I also noticed that there were 2 requests for linked files that were returning 404 errors, which in turn trigger my fancy schmancy 404 page and so add significant lag to the page load. Turns out the OpenID Delegation plugin had bad references to openid.js and openid.css so I fixed that, and page loads are at least cosmetically snappier now.

One other modification I made was to (temporarily?) disable the “Similar Posts” plugin and sidebar display. I really like the functionality that provides, but it was adding too much processing time to generating individual post pages. It works by using the MySQL full text index on the blog posts table, which gets a bit slow with lots of posts and MyISAM tables (table-level locking and lots of extra queries means slower site responses). I’ll look into optimizing that a bit and re-enabling in the future.

Also, I had the Mandigo theme set to automatically rotate through a set of banner images, meaning WordPress was having to crunch through the blogbanner/wide directory itself in order to pick up a banner image. Instead, I just set up my .htaccess file to intercept the URL for the default Mandigo banner image, and Redirect it to rotator.php so it should be a bit better now.

It’s still not running as fast as I’d like, but it’s just a blog. I could always trim out more plugins and pick a simpler theme, but I’m pretty happy with the functionality I have at the moment. At least it’s performing better than Twitter…

Update: I turned off the General Stats widget (but left the plugin active) – there’s no need to count every word of every comment and post when displaying every page on the blog. That info is available on the Archives page, where it belongs. That removed several very heavy queries from the typical page generation load.  I also updated Mandigo, which mentioned some optimizations in the changelog. The blog feels snappy enough now for me to stop worrying for awhile…

Are we approaching social currency?

With all of this Web 2.0 activity still building, I’ve been thinking about Cory Doctorow’s concept of whuffie or social currency (from his great short story Down and Out in the Magic Kingdom) quite a bit. The idea being that you can “pay” others with a mythical currency based on reputation, not gold. Those with high reputations (creators of cool stuff, humanitarians, or shudder American Idle) gather whuffie, which they can use to purchase stuff. Those with low reputations (eBay scammers, spammers, or ideally American Idle) have less whuffie, and have to struggle to gain reputation in order to move back up the whuffie ladder.

Just as web 2.0 has the power to democratize government, it has the potential to shift the base of our economy from one of scarcity (gold bullion is hard to come by) to one of plenty (reputation is not a zero sum game). Google PageRank is the closest thing I’ve seen to whuffie – it is calculated by an algorithm that takes into account links and their context, which is an approximation of reputation. It’s missing sign, in that it only adds reputation and has no concept of “rocks” vs. “sucks.” A “bad” link doesn’t detract from the reputation of a site (and by extension its owner).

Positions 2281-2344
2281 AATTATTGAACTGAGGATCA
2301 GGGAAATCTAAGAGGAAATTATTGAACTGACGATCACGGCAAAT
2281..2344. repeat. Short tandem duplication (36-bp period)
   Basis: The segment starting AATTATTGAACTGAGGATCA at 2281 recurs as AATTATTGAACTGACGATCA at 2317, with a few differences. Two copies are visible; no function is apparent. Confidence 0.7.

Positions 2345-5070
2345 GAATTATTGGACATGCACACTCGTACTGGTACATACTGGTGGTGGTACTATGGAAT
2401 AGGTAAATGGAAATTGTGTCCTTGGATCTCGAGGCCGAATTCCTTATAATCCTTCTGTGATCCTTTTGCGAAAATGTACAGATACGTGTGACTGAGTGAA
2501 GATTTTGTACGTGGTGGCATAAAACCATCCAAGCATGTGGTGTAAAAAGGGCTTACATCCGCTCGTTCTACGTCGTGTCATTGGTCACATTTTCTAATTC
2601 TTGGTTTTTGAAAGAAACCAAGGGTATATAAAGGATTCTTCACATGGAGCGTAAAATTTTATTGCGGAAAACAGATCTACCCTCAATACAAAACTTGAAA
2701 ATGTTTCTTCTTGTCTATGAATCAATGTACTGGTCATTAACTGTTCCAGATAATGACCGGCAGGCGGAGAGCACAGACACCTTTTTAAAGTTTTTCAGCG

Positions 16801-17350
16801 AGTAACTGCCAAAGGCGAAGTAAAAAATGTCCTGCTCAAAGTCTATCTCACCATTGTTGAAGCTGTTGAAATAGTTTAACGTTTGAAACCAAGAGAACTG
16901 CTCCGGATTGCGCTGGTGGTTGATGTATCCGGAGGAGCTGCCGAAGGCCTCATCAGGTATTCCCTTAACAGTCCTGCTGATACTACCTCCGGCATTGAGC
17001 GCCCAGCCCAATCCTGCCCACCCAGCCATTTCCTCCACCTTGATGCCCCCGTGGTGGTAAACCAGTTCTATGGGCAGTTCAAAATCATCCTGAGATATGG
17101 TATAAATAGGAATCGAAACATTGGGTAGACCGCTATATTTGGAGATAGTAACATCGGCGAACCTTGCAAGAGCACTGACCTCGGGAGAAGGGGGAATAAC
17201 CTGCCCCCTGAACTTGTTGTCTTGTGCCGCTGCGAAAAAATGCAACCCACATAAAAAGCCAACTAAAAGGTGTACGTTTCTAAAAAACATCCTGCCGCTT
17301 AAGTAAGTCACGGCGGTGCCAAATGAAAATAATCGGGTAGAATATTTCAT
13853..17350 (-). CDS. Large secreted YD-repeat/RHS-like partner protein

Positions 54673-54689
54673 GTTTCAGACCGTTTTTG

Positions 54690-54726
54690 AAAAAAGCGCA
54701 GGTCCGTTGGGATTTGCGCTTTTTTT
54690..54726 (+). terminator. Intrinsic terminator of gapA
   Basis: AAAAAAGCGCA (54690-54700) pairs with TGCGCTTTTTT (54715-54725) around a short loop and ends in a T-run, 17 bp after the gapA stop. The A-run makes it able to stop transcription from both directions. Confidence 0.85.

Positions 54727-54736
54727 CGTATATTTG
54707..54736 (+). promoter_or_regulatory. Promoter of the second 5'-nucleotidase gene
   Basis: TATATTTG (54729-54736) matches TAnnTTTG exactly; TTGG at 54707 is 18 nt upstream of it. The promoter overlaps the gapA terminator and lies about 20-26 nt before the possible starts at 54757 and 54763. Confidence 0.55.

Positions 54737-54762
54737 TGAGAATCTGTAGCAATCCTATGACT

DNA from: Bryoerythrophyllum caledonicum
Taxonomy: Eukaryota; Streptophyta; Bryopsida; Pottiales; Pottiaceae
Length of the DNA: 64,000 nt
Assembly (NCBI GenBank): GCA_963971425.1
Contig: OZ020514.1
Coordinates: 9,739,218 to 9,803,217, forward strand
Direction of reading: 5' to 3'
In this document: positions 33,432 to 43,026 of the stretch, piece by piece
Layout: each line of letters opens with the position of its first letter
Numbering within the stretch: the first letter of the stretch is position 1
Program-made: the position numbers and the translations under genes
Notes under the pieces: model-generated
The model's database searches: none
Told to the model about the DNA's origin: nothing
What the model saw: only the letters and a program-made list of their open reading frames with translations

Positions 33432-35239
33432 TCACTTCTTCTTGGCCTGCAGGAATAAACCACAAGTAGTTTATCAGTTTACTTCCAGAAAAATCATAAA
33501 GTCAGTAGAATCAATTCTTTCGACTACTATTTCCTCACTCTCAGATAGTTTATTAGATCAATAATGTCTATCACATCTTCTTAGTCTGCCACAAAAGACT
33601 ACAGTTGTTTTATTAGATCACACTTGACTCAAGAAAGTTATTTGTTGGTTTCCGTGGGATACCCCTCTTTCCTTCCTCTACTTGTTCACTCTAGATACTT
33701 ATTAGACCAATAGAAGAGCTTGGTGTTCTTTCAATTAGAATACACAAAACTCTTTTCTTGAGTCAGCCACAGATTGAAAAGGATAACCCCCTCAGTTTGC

So, I have to wonder. How feasible is Bitchun Society now (without the scifi rejuvenation and brain implant stuff)? Between PageRank, “Friends” on social software websites, etc… are we starting to approach an effective social currency?

Enterprise-Class WordPress

I’d been thinking that WordPress might be tricky to scale, but between WP-Cache and the newly announced HyperDB, I think WP might well have some legs in it.

WP-Cache stores pages as static files, and dramatically reduces the load on the database. This makes sites more responsive, and at least theoretically able to survive a Slashdotting or Digging.

Matt just announced the other side of the equation. Enterprise-level database connectivity. They’re releasing the (previously custom) database class that was developed for WordPress.com. It obviously works, as WordPress.com has something like 47 quajillion blogs hosted, with pretty decent performance.

Matt’s notes on the HyperDB release describe features including:

  • Replication
  • Failover
  • Redundant (public/private) networks
  • Local and remote datacenters
  • Partitioning
  • Different tables on different DBs
  • Advanced stats for profiling
  • More…?

So, it supports spreading databases across a bunch of servers, making it easier to set up server clusters to scale WordPress (and WPMU) up to any level you want. Might be handy for, oh, I don’t know… an institutional blogging platform?

WordPress just got a bunch more interesting, from a CMS perspective…

Blogs and the Twitter Effect

While chatting with Scott at ETUG, he commented that he was frustrated with Twitter. Both because of the constant flakiness, and the negative effect it’s having on many people’s blog posting activity. I’m definitely posting less frequently since getting bitten by the Twitter bug.

At first, I didn’t see the problem, but then he explained it. If people are pumping their content and energy into Twitter, something that is by nature largely ephemeral and transient (both in server uptime and lifespan of content) then the blogosphere is effectively losing out. Yes, there are benefits – the conversations and serendipitous connections that happen via the always-on and always-shifting nature of Twitter streams are compelling because they are some of the most highly social public interactions on the internets. And that has helped me feel more closely connected with the 40-odd people in the strange, distributed, cosmopolitan set of folks I consider friends.